Common “Tener” Expressions

tenerexpressions

<<Tener>> is a Spanish verb meaning “to have.” In addition to meaning “to have,” <<tener>> can also be joined with other phrases to create idioms that have special meanings. For example, an common English idiom is being “above the law.” Even though the word ‘above’ means to be physically over something, the phrase “above the law” means to be better than the law.

The same is true for idioms in Spanish. For example, an common <<tener>> expression is <<tener frío.>> This phrase directly translates to “to have a cold” but in actuality this phrase is understood as “to be cold.” Tener expressions are often used to explain physical feelings or mental emotions.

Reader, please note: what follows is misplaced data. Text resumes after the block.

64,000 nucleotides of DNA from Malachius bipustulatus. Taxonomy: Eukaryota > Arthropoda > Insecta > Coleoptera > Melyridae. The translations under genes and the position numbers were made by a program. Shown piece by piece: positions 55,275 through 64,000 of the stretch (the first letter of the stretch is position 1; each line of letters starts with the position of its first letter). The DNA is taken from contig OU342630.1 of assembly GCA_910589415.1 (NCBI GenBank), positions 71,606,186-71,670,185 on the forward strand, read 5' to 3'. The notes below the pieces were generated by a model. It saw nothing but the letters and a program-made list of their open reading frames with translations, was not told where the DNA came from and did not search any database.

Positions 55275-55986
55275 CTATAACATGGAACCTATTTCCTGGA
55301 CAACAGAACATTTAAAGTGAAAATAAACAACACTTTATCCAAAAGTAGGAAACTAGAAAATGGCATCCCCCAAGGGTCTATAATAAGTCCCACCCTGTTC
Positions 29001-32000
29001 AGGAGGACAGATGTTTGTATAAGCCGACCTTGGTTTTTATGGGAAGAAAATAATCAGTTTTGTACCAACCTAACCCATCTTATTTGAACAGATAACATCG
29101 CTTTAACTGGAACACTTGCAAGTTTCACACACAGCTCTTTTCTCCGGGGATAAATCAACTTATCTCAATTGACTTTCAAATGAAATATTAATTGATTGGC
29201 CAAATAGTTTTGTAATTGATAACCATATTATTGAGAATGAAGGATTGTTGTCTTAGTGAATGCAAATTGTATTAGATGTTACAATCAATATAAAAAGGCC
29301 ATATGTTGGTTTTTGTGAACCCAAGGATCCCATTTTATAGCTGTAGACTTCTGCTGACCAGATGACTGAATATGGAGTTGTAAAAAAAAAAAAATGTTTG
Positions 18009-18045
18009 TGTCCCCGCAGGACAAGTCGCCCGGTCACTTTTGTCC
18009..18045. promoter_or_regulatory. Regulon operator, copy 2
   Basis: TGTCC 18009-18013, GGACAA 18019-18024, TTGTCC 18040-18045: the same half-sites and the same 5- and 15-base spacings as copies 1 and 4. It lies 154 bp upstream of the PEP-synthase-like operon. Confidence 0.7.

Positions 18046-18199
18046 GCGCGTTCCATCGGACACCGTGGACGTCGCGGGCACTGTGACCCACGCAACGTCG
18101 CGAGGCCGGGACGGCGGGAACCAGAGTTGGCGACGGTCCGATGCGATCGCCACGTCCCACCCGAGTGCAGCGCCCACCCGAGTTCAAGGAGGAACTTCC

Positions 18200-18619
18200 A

Common tener expressions involving physical feelings include:

  • tener hambre – to be hungry
  • tener calor – to be hot
  • tener frío – to be cold
  • tener sed – to be thirsty
  • tener sueño – to be tired

Common tener expressions using mental emotions include:

  • tener miedo de + infinitive – to be afraid
  • tener prisa – to be in a hurry
  • tener ganas de + infinitive – to have the desire to
  • tener razón – to be right
  • tener cariño – to be fond
  • tener celos – to be jealous
  • tener cuidado – to be careful
  • tener la culpa – to be guilty, to be at fault
  • tener ilusión – to be enthusiastic
  • tener vergüenza – to be embarrassed

Other examples of tener expressions include:

  • tener … años – to be ____ years old
  • tener suerte – to be lucky
  • tener éxito – to be successful
  • tener que – to have to (ex: complete something)
  • tener lugar – to take place (ex: this afternoon)
  • tener derecho – to have the right (ex: to vote)

 

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